FROM CNN's Jack Cafferty:

You can tell there's an election coming. President Obama traveled to El Paso, Texas, to deliver a speech this afternoon on immigration reform. He talked about the economic benefits of immigration overhaul and about increasing the number of border guards from the days of the Bush Administration. Of course, he stopped short of talking specific immigration legislation.

Because of the federal government's refusal to secure this nation's borders, many states have taken it upon themselves to pass their own legislation.

Arizona passed a controversial illegal immigration law last year. It requires police officers to investigate the immigration status of any person they stop who they think may be an illegal immigrant. The law also makes it a crime to not carry immigration paperwork while in the state. You know, just like you're required to carry a driver's license if you drive a car. The U.S. Department of Justice sued to block the Arizona law and won. A three-judge panel of the U.S. 9th Circuit Court of Appeals found the law to be unconstitutional. But Governor Jan Brewer said yesterday that Arizona will appeal directly to the U.S. Supreme Court. The Supreme Court is already set to rule in a case on another Arizona immigration law in the coming weeks, one that dissolves businesses that repeatedly knowingly hire illegal aliens.

If it wins the case, Arizona will need some help enforcing this new law on its own. Which is why it is asking for public donations to fund its legal defense of the law and to construct a fence between Arizona and Mexico. And it's getting them. So far, the state says the response has been very positive. The people of Arizona are tired of waiting for Washington to enforce the federal immigration laws already on the books.

Here’s my question to you: Should Arizona be allowed to enforce its own immigration law?

Interested to know which ones made it on air?


Filed under: Immigration • Supreme Court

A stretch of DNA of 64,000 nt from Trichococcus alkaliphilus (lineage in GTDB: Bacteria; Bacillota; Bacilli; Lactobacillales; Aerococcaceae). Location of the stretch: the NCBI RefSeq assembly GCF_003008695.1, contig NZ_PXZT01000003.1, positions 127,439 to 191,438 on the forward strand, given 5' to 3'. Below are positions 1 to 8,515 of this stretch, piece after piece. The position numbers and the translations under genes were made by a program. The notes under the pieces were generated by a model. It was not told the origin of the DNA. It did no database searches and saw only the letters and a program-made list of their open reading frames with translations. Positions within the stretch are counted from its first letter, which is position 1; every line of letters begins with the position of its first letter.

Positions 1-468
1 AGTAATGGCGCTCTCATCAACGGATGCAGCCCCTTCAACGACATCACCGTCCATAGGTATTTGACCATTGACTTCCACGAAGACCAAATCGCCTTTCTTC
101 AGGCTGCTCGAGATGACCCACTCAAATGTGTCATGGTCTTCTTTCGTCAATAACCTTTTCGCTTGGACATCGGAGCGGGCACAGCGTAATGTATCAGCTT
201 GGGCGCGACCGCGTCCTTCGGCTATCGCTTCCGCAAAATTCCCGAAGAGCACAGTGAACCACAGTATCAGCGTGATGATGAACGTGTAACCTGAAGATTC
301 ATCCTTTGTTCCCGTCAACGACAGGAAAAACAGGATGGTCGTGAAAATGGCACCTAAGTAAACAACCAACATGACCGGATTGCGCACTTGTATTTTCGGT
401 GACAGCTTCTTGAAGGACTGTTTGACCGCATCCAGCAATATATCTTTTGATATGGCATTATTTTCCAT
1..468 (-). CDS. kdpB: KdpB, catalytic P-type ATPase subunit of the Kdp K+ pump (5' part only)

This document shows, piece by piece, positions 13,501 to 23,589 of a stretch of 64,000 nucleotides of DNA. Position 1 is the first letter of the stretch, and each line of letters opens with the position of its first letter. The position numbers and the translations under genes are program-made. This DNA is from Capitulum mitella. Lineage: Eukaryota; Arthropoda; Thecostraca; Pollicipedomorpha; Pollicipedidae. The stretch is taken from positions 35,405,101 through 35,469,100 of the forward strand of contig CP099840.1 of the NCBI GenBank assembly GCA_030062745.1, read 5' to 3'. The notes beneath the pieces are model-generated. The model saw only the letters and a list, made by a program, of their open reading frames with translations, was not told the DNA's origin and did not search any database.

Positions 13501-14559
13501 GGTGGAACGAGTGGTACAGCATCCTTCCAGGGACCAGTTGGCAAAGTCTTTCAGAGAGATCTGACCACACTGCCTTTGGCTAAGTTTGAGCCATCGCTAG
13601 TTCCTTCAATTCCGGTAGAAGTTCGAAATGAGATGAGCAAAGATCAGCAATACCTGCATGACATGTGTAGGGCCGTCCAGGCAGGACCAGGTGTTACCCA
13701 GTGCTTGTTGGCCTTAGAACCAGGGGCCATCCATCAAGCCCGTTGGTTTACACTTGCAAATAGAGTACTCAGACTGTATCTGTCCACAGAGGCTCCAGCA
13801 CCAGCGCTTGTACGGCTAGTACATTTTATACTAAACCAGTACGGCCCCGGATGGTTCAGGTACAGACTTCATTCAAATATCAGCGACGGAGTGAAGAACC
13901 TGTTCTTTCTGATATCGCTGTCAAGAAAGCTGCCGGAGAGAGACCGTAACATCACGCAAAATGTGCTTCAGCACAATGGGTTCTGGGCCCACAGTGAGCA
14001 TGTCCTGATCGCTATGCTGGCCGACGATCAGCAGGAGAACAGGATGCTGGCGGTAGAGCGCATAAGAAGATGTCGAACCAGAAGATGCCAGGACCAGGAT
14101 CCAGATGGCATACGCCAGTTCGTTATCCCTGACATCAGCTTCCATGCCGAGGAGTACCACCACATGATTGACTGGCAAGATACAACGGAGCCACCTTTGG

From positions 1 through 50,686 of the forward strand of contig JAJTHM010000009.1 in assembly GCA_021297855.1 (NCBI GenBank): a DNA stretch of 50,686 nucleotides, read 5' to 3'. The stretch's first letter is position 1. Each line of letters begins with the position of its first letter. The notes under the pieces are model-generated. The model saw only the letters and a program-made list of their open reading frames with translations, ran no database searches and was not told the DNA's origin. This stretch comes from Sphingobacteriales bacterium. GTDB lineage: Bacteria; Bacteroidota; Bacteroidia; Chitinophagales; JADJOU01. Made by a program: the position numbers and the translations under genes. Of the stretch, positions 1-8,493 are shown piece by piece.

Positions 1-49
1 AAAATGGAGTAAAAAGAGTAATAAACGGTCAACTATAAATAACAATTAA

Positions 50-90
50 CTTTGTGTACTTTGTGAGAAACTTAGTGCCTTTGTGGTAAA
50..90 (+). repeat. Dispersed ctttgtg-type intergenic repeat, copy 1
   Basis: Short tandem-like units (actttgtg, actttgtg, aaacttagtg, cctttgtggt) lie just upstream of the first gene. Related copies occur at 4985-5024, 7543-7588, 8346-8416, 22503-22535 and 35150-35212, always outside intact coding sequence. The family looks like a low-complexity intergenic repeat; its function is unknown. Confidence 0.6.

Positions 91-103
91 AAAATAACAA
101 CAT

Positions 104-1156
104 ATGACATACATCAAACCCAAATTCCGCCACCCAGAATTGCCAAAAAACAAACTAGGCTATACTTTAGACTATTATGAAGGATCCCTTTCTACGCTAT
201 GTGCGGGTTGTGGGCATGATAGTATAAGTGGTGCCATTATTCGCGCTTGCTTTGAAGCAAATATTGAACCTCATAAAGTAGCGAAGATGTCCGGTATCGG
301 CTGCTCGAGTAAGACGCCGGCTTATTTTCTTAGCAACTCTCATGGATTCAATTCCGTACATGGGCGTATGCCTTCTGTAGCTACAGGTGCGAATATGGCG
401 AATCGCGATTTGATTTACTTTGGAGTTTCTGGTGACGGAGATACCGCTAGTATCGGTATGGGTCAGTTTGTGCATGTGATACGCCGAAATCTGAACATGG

January 4th, 2011
05:00 PM ET

States deny citizenship to children born of illegal immigrants?



FROM CNN's Jack Cafferty:

14 states are considering passing laws that would deny citizenship to children born of illegal immigrants in the United States.

Arizona - ever at the front of the immigration debate - could take the first step when it comes to the issue of "birthright citizenship."

Arizona lawmakers plan to introduce model legislation in Washington tomorrow that would force the Supreme Court to weigh in on the issue.

Lawmakers from more than a dozen other states plan to be there too - that includes everywhere from other border states like Texas to Utah, Oklahoma, Michigan, Delaware and Pennsylvania.

This all goes back to the 14th Amendment - which states that all persons "born or naturalized" in the United States are citizens of the U.S. The law was initially meant to give citizenship to freed slaves.

Those behind this new push say it wasn't meant to apply to children of foreigners. They say illegal immigrants and their children are draining taxpayer-funded services, and that they're attracting more illegal aliens to this country.

And they have a point... any of our states are drowning in budget deficits - estimated to top $140 billion in fiscal year 2012. They're making drastic cuts to all sorts of services - like education and health care, police forces, state workers, you name it...

Critics of an effort to end birthright citizenship say these attempts to take on the 14th Amendment could cost big bucks in legal challenges. They also say the issue is a federal one.

And we all know how serious the federal government is when it comes to dealing with illegal immigration.

Here’s my question to you: Should states deny citizenship to children born of illegal immigrants?

Interested to know which ones made it on air?


Filed under: Immigration
December 9th, 2010
06:45 PM ET